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He had been keeping a rough tally of the figures after his conversations with employers who had laid off staff.
‘‘The difficulty is that until the [Government’s] wage supplement ceases, you’re not really going to know who’s got a job, going forward, and who hasn’t.
"The reality is business in Queenstown - no matter what you’re doing - is going to be a bit of a bloodbath for a while.’’
‘‘I would suspect we’re looking at 25%-30% unemployment.’’
Some layoffs were the result of businesses going under, others from businesses ‘‘necessarily downsizing’’ to survive, he said.
About 6800 people had registered with the council’s emergency operations centre, which had provided about $600,000 worth of grocery vouchers so far and was referring applicants to social service providers for other kinds of assistance.
The council had asked the Government to provide them with social assistance.
‘‘If we don’t ensure they have enough money to provide themselves accommodation, to put a meal on the table or to pay their electricity bill, they’re going to be on the streets.’’
Brazilian Gui Ferreira said he lost his job as a cleaner on March 20, six days before his work visa expired.
The 28-year-old from Sao Paolo, who has lived in the resort for two years, said his former employer had been about to support the renewal of his work visa, but the loss of the small company’s biggest contract forced him to make him and other workers redundant.
His ‘‘very upset’’employer told him it was the most difficult decision he had made in 10 years of business.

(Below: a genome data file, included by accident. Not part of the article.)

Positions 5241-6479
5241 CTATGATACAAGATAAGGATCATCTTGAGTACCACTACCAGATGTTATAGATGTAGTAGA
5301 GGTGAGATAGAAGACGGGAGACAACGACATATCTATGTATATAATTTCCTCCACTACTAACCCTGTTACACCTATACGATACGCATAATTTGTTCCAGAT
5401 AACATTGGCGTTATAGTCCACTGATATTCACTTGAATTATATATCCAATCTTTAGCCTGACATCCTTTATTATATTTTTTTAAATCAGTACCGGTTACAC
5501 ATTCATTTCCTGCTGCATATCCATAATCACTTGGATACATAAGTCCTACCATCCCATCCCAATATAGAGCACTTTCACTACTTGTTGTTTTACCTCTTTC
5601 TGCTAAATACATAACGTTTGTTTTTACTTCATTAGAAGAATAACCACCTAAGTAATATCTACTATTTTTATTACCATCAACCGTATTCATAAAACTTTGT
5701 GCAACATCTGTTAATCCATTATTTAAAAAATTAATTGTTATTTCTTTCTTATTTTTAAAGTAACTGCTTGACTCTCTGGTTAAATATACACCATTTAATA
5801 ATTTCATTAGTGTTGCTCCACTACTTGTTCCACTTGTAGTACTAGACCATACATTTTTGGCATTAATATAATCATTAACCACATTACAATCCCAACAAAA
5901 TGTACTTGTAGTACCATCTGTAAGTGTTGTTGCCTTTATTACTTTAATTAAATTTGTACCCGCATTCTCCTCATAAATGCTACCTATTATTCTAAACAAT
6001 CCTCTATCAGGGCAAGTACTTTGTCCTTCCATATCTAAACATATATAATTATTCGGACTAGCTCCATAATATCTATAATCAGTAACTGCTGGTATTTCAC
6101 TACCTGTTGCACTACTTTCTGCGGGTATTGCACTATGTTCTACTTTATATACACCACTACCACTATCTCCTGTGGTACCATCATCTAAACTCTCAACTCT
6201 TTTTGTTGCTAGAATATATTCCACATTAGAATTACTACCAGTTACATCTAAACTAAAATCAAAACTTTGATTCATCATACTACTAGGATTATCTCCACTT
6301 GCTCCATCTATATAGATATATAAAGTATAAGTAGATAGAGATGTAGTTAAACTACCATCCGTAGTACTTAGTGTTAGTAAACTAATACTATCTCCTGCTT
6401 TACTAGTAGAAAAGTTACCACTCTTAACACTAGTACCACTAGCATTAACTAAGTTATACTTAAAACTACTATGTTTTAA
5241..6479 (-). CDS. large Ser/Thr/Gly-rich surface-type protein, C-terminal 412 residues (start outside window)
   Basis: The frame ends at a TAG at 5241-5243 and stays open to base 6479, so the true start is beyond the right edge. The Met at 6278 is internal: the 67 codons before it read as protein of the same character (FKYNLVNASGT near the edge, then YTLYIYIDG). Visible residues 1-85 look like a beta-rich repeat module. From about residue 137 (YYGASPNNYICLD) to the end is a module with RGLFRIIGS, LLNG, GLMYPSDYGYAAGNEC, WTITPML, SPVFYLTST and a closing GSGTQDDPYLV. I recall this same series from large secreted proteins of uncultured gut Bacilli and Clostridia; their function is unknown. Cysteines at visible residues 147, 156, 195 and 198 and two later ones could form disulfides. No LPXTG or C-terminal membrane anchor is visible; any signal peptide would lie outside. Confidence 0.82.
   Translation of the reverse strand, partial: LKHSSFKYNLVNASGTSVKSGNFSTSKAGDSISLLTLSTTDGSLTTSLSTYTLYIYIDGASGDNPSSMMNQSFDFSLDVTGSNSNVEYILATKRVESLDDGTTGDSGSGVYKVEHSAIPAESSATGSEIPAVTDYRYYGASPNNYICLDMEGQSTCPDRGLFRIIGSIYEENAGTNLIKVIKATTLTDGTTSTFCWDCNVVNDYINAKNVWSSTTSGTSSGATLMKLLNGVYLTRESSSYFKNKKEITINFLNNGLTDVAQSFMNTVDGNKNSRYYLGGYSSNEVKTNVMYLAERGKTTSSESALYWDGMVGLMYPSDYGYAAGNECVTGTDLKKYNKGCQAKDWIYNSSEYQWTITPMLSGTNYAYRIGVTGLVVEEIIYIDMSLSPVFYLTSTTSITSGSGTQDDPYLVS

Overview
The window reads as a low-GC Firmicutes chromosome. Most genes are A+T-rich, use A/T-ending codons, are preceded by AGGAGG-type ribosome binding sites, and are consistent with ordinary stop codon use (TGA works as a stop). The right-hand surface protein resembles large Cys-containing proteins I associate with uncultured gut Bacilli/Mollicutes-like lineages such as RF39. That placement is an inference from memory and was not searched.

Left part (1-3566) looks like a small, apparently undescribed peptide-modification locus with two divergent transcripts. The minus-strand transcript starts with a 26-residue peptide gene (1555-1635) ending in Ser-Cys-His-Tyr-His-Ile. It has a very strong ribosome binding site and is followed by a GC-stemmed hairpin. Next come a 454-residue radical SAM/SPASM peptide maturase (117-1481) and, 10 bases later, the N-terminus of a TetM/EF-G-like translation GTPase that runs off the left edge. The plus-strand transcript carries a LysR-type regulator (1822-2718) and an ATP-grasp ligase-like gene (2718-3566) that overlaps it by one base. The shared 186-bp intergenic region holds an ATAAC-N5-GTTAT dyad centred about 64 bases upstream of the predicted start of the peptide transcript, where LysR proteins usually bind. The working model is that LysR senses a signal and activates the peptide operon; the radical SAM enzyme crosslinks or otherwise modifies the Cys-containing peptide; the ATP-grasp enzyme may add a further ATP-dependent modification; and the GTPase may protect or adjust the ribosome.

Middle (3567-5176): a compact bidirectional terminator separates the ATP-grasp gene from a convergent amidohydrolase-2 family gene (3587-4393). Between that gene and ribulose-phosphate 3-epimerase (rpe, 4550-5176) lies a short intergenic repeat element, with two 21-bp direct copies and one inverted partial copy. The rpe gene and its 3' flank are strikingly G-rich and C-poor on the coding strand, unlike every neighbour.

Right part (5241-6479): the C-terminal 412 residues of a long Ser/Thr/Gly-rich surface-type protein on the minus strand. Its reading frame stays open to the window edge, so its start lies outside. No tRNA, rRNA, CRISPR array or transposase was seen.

Mr Ferreira said he booked a flight home for March 24, but it was cancelled at the last moment, and a second flight was also cancelled.
He was stuck in New Zealand with no income and no way of getting home, and although fortunate to be now living with his aunt and uncle, he was slowly using up his savings.
Salvation Army Queenstown director of community ministries Lieutenant Andrew Wilson said in a statement it had seen a 600% increase in requests for help since the lockdown began, mostly for food and winter clothing and bedding.
But short-term welfare would not resolve the resort’s growing ‘‘refugee crisis’’, and it had called on the Government to allow unemployed migrants access to the unemployment benefit.
Happiness House manager Robyn Francis said the community support centre was helping laid-off migrant workers with services such as food parcels and meal and firewood deliveries.
But it was also helping New Zealand citizens and permanent residents who had lost their jobs and had applied for the unemployment benefit.
They were middle-income families, paying high rents, who had just managed to make ends meet on the wages from their tourism or hospitality jobs.
‘‘We think 12%-20% of the population here are going to be in hardship.’’